Oh the joys of austerity. In Greece things are finally warming up, even as the weather is cooling off, and vacation bills come due. Don't expect to see any live footage on CNBC, as Waddell & Reed may be forced to sell 10 ES contracts and wipe out the entire market, but back in Athens things are right about where we left them off on May 6: Greek civil servants have stopped work
for 24 hours, "pushing ahead with protests against
EU/IMF prescribed austerity measures despite a waning turnout." Reuters reports: "Tax offices, public schools and some public services shut
down, while public hospitals worked with emergency staff.
Flights to and from Greek airports were to be grounded for four
hours up to 1600 GMT, when air traffic controllers joined the
action." For the sake of keeping the ponzi alive, we hope at least Fed helicopters are allowed to make emergency landings in the general area of the Acropolis, or to at least paradrop buckets full of green colored linen to keep the peasantry content for a few more weeks.
Civil servants have been particularly hit, with wages cut by an average of 15 percent, in addition to tax hikes and a pension freeze agreed to help restore the country's finances in return for a 110 billion euro ($154 billion) EU/IMF bailout.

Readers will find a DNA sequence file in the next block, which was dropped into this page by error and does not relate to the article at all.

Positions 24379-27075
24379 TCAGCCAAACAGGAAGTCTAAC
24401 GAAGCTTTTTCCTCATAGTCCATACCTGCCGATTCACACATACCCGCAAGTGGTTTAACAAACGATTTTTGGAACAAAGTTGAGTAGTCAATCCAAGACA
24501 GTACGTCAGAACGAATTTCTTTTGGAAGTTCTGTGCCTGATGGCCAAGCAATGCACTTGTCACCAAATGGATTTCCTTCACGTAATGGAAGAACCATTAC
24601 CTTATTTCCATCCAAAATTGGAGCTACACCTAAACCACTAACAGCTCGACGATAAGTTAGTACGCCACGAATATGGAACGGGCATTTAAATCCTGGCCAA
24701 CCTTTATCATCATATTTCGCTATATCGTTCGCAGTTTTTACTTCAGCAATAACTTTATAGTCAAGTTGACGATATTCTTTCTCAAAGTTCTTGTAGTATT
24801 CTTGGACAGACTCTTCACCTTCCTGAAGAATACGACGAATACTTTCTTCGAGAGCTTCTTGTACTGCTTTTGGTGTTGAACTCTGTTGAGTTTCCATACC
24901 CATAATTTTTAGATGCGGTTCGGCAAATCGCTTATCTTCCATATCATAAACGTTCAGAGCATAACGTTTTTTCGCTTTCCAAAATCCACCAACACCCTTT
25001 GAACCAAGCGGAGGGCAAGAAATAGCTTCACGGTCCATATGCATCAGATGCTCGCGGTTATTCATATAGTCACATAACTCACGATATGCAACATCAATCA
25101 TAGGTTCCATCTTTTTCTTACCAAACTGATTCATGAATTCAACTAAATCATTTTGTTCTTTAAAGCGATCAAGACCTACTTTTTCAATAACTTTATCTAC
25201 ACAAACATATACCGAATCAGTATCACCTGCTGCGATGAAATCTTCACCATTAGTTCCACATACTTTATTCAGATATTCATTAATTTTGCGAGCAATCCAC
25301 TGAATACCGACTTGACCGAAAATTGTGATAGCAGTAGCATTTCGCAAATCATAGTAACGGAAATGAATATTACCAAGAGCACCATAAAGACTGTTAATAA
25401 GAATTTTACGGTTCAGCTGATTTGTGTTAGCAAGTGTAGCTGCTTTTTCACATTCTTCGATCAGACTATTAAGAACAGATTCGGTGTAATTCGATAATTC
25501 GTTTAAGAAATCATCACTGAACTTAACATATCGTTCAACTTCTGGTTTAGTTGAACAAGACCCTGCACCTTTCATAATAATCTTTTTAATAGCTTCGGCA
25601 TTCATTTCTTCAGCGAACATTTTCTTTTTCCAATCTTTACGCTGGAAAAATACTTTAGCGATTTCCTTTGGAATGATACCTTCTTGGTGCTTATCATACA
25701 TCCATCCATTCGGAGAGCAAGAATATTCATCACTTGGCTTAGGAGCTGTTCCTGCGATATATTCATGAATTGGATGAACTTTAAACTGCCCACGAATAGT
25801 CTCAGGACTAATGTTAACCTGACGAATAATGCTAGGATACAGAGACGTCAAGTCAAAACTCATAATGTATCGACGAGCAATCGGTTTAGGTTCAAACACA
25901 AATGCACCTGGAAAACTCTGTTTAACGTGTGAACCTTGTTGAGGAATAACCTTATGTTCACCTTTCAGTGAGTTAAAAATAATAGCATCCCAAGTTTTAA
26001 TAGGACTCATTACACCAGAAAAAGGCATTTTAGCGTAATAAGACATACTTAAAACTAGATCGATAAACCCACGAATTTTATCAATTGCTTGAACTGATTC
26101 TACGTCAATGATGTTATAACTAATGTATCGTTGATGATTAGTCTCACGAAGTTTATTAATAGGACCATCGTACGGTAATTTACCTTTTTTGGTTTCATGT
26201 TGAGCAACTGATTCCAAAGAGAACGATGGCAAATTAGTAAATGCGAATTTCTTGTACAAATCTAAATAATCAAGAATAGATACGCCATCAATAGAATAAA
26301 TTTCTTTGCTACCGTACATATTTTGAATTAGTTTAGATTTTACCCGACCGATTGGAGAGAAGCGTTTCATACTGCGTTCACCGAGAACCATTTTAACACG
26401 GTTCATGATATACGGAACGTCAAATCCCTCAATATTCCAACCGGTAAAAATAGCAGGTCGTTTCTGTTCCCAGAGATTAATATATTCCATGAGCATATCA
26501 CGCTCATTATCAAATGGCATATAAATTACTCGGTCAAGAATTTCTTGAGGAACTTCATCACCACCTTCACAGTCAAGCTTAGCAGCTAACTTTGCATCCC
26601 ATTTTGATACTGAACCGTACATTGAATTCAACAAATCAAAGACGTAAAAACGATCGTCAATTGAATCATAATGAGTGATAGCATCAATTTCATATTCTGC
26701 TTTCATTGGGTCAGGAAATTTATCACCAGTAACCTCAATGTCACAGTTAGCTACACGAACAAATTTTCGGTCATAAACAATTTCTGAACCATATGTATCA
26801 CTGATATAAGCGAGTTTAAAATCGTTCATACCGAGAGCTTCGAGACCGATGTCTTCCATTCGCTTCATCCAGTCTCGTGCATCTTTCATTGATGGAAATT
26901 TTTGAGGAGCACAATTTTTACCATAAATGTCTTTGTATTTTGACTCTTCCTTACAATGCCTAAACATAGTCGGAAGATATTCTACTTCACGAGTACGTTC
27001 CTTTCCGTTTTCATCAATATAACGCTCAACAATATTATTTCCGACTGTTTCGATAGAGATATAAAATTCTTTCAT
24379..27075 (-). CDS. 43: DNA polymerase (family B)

"Thank God I don't have a family. I'd be in great trouble. They've slashed my salary by 20 percent," said Christos Kourniotis, 44, a public school teacher marching in Athens. "We can't go on like this."
But fewer than 3,000 people turned out at a peaceful protest march, chanting "Thieves" and "Crooks" and holding banners reading "Tax the rich" and "No sacrifices for the IMF" -- a far smaller crowd than in similar demonstrations this summer.
A pension reform protest in July drew 12,000 people, already a drop from the 50,000 who took to the streets on May 5.
Public and private sector unions have staged six general strikes this year, but their failure to change the government's course has discouraged protestors. Many Greeks have also been put off by the deaths of three people at a violent protest march in May.
This being Greece of course, some have taken a unique twist on striking: they are protesting the protest itself:
"I can't blame those who don't take to the streets any
more," 18-year-old protester Danae Burnu said. "They think: I
shouted, I protested, so what? What happened? Sometimes you
can't save yourself and the world at the same time, and they
lose money when they strike."
In other words, learned helplessness defined. Next up: just line up and take you bullet.
Yet there are still those who continue find it in them (not Americans) to take on the government:
But civil servants will not back down, said their union,
which represents half a million workers. "We will keep protesting, demanding that the new budget does
not include any further salary cuts," said Ilias Iliopoulos,
general secretary of public sector union ADEDY.
And here is the only picture of today's festivities we could find - apparently the photographers are also striking. If the parliament is stormed, we will bring you a live feed, in lieu of CNBC.